Sharing a stage with children and grandmothers is risky business. It's tough for performers to look good when they're up against the natural audacity of cute kids or the warm poignancy of big mamas.
But Jane Franklin and Vincent E. Thomas, two area choreographers based respectively in Arlington and Baltimore, took the gamble Saturday night at Dance Place, where their shared bill, Side by Side, featured a gaggle of tender-footed girls under 12 and -- on video only -- a handful of certified senior discount holders.
Franklin works remarkably well with children, teasing out of them movements that rarely look canned or forced. For her silkily wistful "Blue Moon," a quartet of young performers joined nine adult dancers from Jane Franklin Dance in a lyrical study supported by the spare strings of a John Cage score. While Franklin set up a gamelike structure requiring dancers to follow -- then join in and replace -- a leader, it wasn't necessary to know her intention for the piece to succeed.
Franklin continued her reliance on aspects of play in "Games," a slight work informed by rambunctious games people play from bowling to races, with an emphasis on weighted and feather-light approaches to the body. The piece "Side by Side" brought Franklin and Thomas together for a long-winded duet that said nothing at all through choreography or spoken dialogue.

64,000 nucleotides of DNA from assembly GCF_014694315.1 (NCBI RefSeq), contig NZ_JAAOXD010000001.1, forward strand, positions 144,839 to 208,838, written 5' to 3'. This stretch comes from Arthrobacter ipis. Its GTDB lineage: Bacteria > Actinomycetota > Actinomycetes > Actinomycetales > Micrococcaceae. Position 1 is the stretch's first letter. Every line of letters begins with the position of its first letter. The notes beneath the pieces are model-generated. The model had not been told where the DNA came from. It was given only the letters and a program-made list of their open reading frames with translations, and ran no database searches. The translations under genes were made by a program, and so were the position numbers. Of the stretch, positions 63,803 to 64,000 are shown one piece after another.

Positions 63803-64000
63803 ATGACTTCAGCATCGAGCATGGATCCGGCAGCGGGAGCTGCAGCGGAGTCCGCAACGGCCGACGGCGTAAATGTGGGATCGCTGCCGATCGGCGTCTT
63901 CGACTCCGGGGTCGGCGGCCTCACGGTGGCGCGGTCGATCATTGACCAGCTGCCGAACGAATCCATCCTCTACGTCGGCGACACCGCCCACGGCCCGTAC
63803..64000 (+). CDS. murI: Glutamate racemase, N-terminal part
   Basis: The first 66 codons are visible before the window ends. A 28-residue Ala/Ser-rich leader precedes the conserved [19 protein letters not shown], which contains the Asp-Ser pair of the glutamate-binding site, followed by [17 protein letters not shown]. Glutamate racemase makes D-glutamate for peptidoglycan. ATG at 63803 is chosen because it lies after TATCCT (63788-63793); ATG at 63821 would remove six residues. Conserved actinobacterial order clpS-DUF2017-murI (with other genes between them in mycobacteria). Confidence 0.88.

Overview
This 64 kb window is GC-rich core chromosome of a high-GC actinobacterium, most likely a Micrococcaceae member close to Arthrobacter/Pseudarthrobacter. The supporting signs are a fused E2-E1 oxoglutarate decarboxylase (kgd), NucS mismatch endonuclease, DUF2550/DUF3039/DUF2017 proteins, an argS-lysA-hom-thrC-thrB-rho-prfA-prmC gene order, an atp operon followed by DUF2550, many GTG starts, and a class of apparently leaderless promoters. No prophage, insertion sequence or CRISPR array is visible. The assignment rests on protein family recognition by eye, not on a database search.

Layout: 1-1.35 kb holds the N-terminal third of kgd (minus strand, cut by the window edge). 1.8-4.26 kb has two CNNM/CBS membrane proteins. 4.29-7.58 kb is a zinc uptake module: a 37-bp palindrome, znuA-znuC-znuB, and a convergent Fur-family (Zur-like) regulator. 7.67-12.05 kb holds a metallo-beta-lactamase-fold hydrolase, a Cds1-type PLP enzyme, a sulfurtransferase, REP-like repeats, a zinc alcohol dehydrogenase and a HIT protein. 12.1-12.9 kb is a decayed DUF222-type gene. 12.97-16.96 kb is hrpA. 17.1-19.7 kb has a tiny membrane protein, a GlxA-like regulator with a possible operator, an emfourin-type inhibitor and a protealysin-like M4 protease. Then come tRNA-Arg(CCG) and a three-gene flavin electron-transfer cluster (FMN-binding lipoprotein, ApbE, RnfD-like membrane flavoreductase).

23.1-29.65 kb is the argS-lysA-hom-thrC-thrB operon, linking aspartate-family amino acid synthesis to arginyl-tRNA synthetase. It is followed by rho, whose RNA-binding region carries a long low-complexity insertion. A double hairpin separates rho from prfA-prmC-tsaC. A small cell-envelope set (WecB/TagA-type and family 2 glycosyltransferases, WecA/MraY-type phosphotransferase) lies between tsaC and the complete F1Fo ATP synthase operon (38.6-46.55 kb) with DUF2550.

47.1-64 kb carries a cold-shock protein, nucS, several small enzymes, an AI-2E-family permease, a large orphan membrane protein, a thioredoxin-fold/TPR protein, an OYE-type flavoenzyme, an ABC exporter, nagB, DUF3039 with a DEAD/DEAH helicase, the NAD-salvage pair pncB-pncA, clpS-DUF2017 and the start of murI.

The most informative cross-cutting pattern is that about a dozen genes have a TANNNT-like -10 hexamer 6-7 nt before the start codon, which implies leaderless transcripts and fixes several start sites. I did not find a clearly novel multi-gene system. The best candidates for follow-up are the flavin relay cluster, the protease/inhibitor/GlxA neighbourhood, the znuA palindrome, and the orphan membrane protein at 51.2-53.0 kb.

"The Grandmother Project," a work featuring video, slides, spoken reminiscences and choreography by Thomas, mined the deeply felt connections of grandmothers and their grandchildren. Thomas corralled young dancers from Towson University's Children's Dance Division, who giggled, skipped and played hand-clapping rhythm games in this memory-infused piece. Thomas's solo to the affecting spiritual "Motherless Child" unfurled with an intensity lacking in the rest of the program.
-- Lisa Traiger